COMMENTARY: Fairly or unfairly, government employees often get a bad rap. Complaints about the bureaucracy were likely as common in ancient Rome as they are today. No matter what you believe, most government employees truly care about, and are invested in the well-being of their community.
One such employee is Kristy Ortiz, the city clerk in Bayard. At first glance you wouldn’t think this unassuming, modest person has the ability to move mountains. However, she has scaled the rugged mountain of issues that besiege this rural mining community as it struggles to build on its economic present to define its economic future.
Nestled at the southern edge of the Gila Mountains, Bayard once was a flourishing mining town that supported the area copper mines. The story of that bygone era is punctuated by the old mining cars, machinery and a mural of hardworking miners that can be found around town.
Communities surrounding mining areas often have it pretty tough. Mining was backbreaking work. Wages were low and there wasn’t too much long-term community investment in mining towns. To be sustainable in the 21st Century, mining communities are often trying to catch up on infrastructure upgrades, housing, and community buildings.
Many old mining communities don’t survive, but Bayard has managed to stay alive and, some would say, thrive. During the last 20 years the town has been managed by a series of visionary mayors and city councilors. Politicians alone don’t get the work done and they come and go. In Bayard the one constant presence during in the last 13 years has been Kristy Ortiz, who acts on all the ideas coming from community leaders.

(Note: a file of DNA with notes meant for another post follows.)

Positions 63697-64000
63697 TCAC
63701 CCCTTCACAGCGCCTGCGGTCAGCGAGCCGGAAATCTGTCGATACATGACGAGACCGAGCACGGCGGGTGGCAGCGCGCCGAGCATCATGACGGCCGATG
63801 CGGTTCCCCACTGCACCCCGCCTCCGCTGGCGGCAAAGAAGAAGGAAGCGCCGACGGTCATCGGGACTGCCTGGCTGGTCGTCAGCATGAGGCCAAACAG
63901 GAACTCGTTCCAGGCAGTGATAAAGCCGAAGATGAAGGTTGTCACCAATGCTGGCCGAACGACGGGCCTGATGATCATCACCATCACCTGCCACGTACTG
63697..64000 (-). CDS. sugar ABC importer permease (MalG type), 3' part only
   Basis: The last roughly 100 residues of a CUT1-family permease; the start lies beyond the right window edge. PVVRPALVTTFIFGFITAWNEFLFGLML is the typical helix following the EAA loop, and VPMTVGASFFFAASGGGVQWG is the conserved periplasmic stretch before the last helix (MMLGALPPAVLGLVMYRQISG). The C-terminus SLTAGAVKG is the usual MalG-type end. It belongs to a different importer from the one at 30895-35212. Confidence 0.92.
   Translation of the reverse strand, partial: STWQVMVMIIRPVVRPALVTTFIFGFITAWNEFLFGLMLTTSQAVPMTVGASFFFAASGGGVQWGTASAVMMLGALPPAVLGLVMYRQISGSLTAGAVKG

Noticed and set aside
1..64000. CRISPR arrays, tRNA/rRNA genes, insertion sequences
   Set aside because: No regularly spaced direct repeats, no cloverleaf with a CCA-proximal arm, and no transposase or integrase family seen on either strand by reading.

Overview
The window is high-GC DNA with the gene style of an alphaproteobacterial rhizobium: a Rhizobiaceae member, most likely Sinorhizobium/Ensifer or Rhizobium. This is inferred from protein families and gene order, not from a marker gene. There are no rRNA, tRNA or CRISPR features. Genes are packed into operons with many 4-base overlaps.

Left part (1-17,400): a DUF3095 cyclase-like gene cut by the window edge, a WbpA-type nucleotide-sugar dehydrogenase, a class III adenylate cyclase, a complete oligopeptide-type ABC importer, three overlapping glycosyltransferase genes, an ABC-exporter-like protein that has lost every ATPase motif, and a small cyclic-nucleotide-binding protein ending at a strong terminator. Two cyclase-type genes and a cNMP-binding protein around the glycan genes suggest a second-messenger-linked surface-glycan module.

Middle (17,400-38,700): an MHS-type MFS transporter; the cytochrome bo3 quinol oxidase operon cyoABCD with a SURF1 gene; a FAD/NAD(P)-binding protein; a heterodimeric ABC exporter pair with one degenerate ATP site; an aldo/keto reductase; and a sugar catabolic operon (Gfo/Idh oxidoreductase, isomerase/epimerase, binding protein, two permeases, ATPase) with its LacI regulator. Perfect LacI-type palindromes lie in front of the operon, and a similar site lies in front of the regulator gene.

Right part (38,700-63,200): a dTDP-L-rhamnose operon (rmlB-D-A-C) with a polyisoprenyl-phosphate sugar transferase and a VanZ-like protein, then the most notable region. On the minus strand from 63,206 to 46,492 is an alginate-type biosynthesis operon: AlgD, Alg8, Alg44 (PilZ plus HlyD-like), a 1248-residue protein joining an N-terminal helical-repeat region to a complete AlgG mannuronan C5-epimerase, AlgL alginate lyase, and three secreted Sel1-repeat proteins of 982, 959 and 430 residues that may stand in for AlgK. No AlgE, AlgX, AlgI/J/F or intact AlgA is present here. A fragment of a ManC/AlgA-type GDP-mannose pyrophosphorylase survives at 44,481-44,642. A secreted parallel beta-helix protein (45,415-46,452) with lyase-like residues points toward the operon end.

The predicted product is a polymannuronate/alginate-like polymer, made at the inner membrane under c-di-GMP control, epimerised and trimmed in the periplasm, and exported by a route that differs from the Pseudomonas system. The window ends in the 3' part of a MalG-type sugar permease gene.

In the six years I’ve known her, Kristy has teamed up with the U.S. Department of Agriculture to finance a new library, community center repairs, new police cars and water-system improvements. During her tenure Kristy pushed through dozens of other projects for her community from various government agencies. She doesn’t command a large staff, so often Kristy writes the applications and oversees the projects herself. She’s not intimidated at all by federal or state government paperwork or processes. She says she “likes the challenge.”
I found Kristy’s library project to be especially inspiring. With federal stimulus funds, Bayard expanded their old library to include a media room, a children’s room and a public meeting room. The library provides so much for a small town where there isn’t much to do. It’s a community meeting space, internet access point and a place for kids to go when maybe going home isn’t always the best option.
Kristy’s determination to get things “working right,” as she puts it, isn’t the only thing that makes her successful. She’s infectiously positive and, as one of her co-workers puts it, “She’ll do anything for you.” Other than Eddie Sedillos, the maintenance director that fixes the water leaks and keeps up the parks in town, Kristy is the go-to person in when anything goes wrong.
You see Kristy’s influence far beyond her projects. The city staff is a group of refreshingly positive people and there are often smiles on their faces and a decent amount of laughing around city hall. You can tell that, for them, this is more than a job.
The other day, when I was passing through Bayard, I noticed that even their police lieutenant had his hand on a speeder’s shoulder and an understanding smile on his face as he kindly explained why he had been pulled over. That’s something you don’t see every day!
Kristy understands that there certainly are challenges in a small town like Bayard. Substance abuse, lack of economic opportunity, people leaving town and never coming back, not enough things for kids to do are just a few. But rather than dwell on these issues, Kristy just keeps moving. She’s already thinking about the next project and the next challenge to overcome for her town. This is one government employee who’s moving mountains, and it’s wonderful to watch.
Brunner is the state director for USDA Rural Development in New Mexico.